I didn't get to the market until a little after 11 a.m. (it opened at 9), but there was a steady stream of traffic, and the allotted parking area was nearly filled. I could see spillover vehicles parked in the public lot across Southern Avenue in front of the Baptist church, too.
The market was to remain open until 12:30, but several vendors had to pack up early because they sold out. Another vendor -- D & S Kettle Corn -- had to shut down very early because the generator they used to power the popcorn-maker ran out of gas. I have to admit I have a weakness for kettle corn, so I was disappointed I couldn't purchase a couple of big bags to take home. The vendors were kind enough to pour a little bit of what they had left into a paper cone for me to sample, and it was good.
I have been a fan of community farmers markets for more than a decade, and I trace my enthusiasm to my first visit to the farmers market in downtown Indianapolis 15 years ago or so.
In the last decade or so of my long career in the newsroom of The Indianapolis Star, I compiled a massive list of all the farmers markets I knew about in the Indy metropolitan area, and frequently used that list to fill space in the community newspapers The Star published in the early 2000s through about 2011 or so. I can remember there being farmers markets in Broad Ripple, Carmel, Fishers, Franklin, Greenwood, Greenfield, Noblesville and Shelbyville in addition to Indianapolis, and that's just to name a few.
In the past couple years, Lee Ann got me hooked on the Fishers market, which had a wide range of vendors ... including a kettle corn station. Yeah, I visited it a few times. They also had a vendor who sold freshly made fried egg rolls (very popular), a very large variety of fruits and vegetables, corn on the cob (very popular), frozen yogurt, freshly baked pies and specialty spices and herbs.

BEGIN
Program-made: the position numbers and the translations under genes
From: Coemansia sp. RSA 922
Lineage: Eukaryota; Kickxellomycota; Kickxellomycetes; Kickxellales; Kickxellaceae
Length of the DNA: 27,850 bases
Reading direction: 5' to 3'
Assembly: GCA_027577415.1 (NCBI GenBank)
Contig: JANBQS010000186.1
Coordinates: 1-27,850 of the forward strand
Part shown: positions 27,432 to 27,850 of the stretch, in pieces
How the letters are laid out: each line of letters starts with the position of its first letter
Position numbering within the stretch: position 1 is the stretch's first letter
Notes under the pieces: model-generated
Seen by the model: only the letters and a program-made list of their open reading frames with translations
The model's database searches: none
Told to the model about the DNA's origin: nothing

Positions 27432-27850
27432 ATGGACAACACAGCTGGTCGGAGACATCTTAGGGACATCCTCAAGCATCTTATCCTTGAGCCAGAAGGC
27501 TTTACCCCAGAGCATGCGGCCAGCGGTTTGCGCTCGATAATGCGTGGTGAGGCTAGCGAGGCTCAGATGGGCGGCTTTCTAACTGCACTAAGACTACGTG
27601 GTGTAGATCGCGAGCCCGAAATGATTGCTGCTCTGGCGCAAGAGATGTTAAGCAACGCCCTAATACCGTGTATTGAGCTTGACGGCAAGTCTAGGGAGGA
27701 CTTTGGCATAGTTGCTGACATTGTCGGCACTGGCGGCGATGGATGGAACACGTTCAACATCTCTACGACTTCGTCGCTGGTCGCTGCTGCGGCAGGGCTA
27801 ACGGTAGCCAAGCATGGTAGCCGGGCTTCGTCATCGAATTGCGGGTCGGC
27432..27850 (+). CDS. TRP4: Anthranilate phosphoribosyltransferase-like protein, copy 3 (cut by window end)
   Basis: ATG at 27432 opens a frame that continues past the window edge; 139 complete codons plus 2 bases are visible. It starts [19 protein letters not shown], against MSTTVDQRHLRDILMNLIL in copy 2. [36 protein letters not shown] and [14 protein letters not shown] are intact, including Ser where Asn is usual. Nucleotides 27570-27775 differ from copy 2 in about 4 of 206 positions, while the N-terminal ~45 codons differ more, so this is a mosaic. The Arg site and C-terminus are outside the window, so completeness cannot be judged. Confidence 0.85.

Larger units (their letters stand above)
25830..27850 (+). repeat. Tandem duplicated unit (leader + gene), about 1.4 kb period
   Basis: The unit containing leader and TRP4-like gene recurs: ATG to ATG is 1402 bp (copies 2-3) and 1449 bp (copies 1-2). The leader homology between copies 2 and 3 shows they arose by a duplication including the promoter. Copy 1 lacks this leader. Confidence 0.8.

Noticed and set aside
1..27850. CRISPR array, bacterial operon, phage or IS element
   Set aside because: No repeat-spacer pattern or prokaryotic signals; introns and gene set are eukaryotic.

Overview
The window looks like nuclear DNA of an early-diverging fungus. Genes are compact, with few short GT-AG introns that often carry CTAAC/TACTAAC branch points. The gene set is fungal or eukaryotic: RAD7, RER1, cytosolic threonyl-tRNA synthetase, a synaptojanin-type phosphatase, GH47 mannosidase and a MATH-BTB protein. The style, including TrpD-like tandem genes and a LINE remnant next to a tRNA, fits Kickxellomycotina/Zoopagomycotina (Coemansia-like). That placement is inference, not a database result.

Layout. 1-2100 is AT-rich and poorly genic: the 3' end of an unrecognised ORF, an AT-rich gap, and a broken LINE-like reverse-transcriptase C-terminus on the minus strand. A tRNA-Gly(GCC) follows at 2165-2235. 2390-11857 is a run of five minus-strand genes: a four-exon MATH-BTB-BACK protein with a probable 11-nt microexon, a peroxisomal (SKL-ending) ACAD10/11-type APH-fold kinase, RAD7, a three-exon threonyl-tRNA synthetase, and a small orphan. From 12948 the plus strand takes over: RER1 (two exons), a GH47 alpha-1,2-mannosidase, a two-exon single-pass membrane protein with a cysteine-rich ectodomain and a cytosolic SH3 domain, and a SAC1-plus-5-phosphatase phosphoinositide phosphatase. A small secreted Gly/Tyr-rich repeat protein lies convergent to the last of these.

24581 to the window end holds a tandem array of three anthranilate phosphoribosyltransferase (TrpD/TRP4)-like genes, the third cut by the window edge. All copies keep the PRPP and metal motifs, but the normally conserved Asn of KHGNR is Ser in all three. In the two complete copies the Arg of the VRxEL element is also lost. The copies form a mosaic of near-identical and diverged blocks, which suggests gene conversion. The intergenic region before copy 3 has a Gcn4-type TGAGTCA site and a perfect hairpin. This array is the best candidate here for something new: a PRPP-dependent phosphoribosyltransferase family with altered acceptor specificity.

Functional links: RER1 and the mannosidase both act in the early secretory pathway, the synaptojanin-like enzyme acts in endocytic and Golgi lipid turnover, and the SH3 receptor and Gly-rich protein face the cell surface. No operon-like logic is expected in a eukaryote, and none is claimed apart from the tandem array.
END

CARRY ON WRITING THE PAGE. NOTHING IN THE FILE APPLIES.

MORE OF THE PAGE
The GPFM was the brainchild of Garfield Park community neighbors Julia Woody and Ashley Brooks, and I have to believe it came to life last year on those Saturdays when South Circle Farm saw a steady stream of traffic stop in at its modest veggies and plant stand along South Meridian Street. Lee Ann and I stopped in there on quite a few occasions, and I started wondering back then myself whether something more expansive -- like we had enjoyed in Fishers and downtown Indy -- could happen in Garfield Park. When I heard late last year that South Circle Farm and Big City Farms were joining to make exactly that happen, I was pretty thrilled.
For Saturday's launch, vendors set up on the eastern-most section of the parking lot west of the tennis courts (which are on the southeast corner of the park) and south of the conservatory. Volunteers helped guide visitors to park in the remaining spaces in that parking lot. And while the lot was mostly filled when I walked to the market, there always seemed to be someone leaving to open a spot for a newly arriving visitor.
For those unfamiliar with where everything is at Garfield Park, the parking lot where the market is held is best accessible from the park's Southern Avenue entrance, which is between Napoleon Street and Allen Avenue. That point is about two and a half blocks west of the intersection of Southern and Shelby Street. If you're coming from the east on Southern, you'll see the market vendors before you reach the park entrance.
In addition to the GPFM website link I provided above, you can connect with Garfield Park Farmers Market on Facebook, Twitter (@GarfieldParkMkt) and Instagram (@garfieldfarmersmarket). Coincidentally, I met Katie, the person who handles the market's Twitter account, on the walk home from my visit today. It turns out she lives at the end of the block I live on.
Above: Looking east toward the parking area, with vendors set up to the far right. Behind them are Garfield Park's tennis courts.
Above: I was looking forward to D&S's Kettle Corn, but the generator powering the popcorn-making machine had run out of fuel by the time I arrived. One of the stand operators was on the phone, trying to see if she could find someone to bring her more fuel.
Above and below: Bee Coffee's very popular coffee stand.
Above and below: Becker Farms of Mooreland, one of two meat stands at the market. The other was Heritage Meadows Farm of Clayton.
Above and below: The booth operated by Wildflower Ridge Honey, Anderson.
Above: Operators of the Risin' Creek Creamery (Martinsville) booth.
Above: Major drivers of the opening of Garfield Park Farmers Market were South Circle Farm and Big City Farms.
Above: Slide Cat Royal provided musical entertainment for the launch of the market.
Above: Volunteers included market co-founders Julia Woody (far left) and Ashley Brooks (far right).
Above: The Schact Farms (Bloomington) booth.